Thursday, June 28, 2012
What forms a boundary for you? Is it your life experience? Things you did (or did not do) as a child? Your respect and reverence for the past – for the way things have always been? Perhaps you find comfort in predictability – or find your actions driven by the fear that would accompany a new and unknown path. Far too many people live within the comfort of their “known worlds,” excusing their inability to reach beyond that security by claiming satisfaction with “the way things are.” Do you live inside of your boundaries – safe from all those that are different from you – or do you seek to experience life as it could be by wandering “outside?”
We sometimes steep ourselves in heritage, immerse ourselves in history and surround ourselves with the accomplishments of those who came before us – but this comfort often comes at the expense of people and things not yet imagined. What new realities might we discover if we intentionally stretched our boundaries by stepping out of our defined limitations – if we turned from what we were (or even what we have become) towards what has yet to materialize? We do not need to explode the walls that surround us to experience change but we do need to open the windows and doors wide enough to escape the room that restricts our actions. We do not need to destroy the bridge that spans our moats but we should keep it operational!
People should cherish tradition yet continually seek new and better ways to do things (that may become someone else’s tradition in the future) if they are to move beyond what they are to become all they could be. How can we inject fresh perspective into the things we do, the thoughts we think, and the way that we approach our future? We must determine the course that sets our direction – that defines the ultimate destination to which our paths lead – by considering those that came before us while bringing to fruition the reality that sets the stage for those who will follow.
Tradition can be the basis for action taken but should never become a destination in and of itself. Far too many individuals mask their hesitation to advance beyond their present reality – or to even face the reality of their present situation – by hiding within the richness of their traditions. Holding on to the past is not necessarily a bad thing. When holding on becomes holding back, however – when retaining traditions and deep cultural heritage becomes the goal rather than the historical perspective – we keep ourselves from moving towards what “could be” by hiding ourselves within the comfort of “what was.”
Paying attention to lessons learned in the past helps pave a smoother course towards the future. We must understand why things were done and actions taken before we can leverage their results into our yet to be realized accomplishments. Individuals must know the basics before they can be refined and enhanced. They must understand “why” things work the way they do (basic math facts proceed the use of a calculator, spelling skills proceed the use of a word processor with spell check, motivational techniques that work for themselves prior to being able to lead or motivate others, etc.) before they can be expanded into new and meaningful experiences. (We should not, however, focus so much on the “what” and the “how” that we fail to apply our discoveries to the resolution of new and different opportunities.)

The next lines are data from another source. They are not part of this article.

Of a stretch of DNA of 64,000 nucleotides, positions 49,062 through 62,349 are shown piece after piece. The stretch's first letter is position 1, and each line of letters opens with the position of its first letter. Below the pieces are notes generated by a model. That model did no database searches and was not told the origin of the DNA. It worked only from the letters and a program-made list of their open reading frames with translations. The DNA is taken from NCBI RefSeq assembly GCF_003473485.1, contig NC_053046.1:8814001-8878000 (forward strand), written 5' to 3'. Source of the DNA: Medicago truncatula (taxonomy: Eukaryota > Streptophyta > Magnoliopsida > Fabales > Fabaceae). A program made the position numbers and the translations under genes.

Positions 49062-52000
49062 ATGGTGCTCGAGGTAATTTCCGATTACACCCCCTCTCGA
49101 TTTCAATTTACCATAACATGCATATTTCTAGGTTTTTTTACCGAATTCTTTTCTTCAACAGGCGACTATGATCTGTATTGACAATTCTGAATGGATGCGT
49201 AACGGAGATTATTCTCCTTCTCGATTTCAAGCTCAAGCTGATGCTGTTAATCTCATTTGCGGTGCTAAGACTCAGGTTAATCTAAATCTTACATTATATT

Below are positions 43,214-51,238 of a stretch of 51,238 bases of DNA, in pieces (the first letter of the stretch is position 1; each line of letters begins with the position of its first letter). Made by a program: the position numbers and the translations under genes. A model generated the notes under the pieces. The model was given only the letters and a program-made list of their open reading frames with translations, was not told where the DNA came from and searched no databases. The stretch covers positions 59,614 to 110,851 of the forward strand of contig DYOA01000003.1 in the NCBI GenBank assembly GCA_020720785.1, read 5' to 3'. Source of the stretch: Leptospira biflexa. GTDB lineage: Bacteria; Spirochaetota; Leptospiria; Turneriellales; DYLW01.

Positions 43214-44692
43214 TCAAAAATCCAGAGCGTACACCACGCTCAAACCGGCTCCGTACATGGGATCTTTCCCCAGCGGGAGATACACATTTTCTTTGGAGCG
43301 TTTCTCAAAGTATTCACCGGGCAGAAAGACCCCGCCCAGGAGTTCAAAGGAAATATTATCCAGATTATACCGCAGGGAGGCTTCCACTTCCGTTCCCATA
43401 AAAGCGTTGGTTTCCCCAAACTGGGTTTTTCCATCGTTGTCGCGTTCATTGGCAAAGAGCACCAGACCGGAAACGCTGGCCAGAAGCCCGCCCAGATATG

One must continually give in order to gain. While knowing we often receive back much more than we give, such a return should be a bonus rather than an expectation. We should, however, give more than we ever imagined possible when asking for more than we thought might be attained if seeking to step beyond the boundaries of a defined past into the unlimited world of future possibilities. Our pride may originate in our heritage – from the accomplishments of those coming before us. The greatest possibilities that have yet to be accomplished in our lives, however, arise from expanding our sense of past into an unlimited tomorrow by applying the lessons we have learned from every action we have taken towards the resolution of problems not yet defined. Only when we begin to realize our potential will we be able to live out the pages of a book not yet written – to bring to fruition all those things not yet imagined.
Wednesday, June 20, 2012
The worst parts of letting go of something with which you have become familiar are watching it pass through your fingers and worrying about whether it will ever return. When something that has become more important to your life than the very air you breathe floats away upon the wind – dancing just out of reach but never out of mind – you need to work relentlessly to retrieve it or seek intentionally to replace it. Regardless of how much you try to rationalize that what once was may never be again – that perhaps it should never have been in the first place – does not fill the emptiness growing within your heart when that which was is no more. Life drifts freely through the meadows of your soul seeking a return to its comfortable past when what you had slips through your hands – yet such a return is often an improbable dream.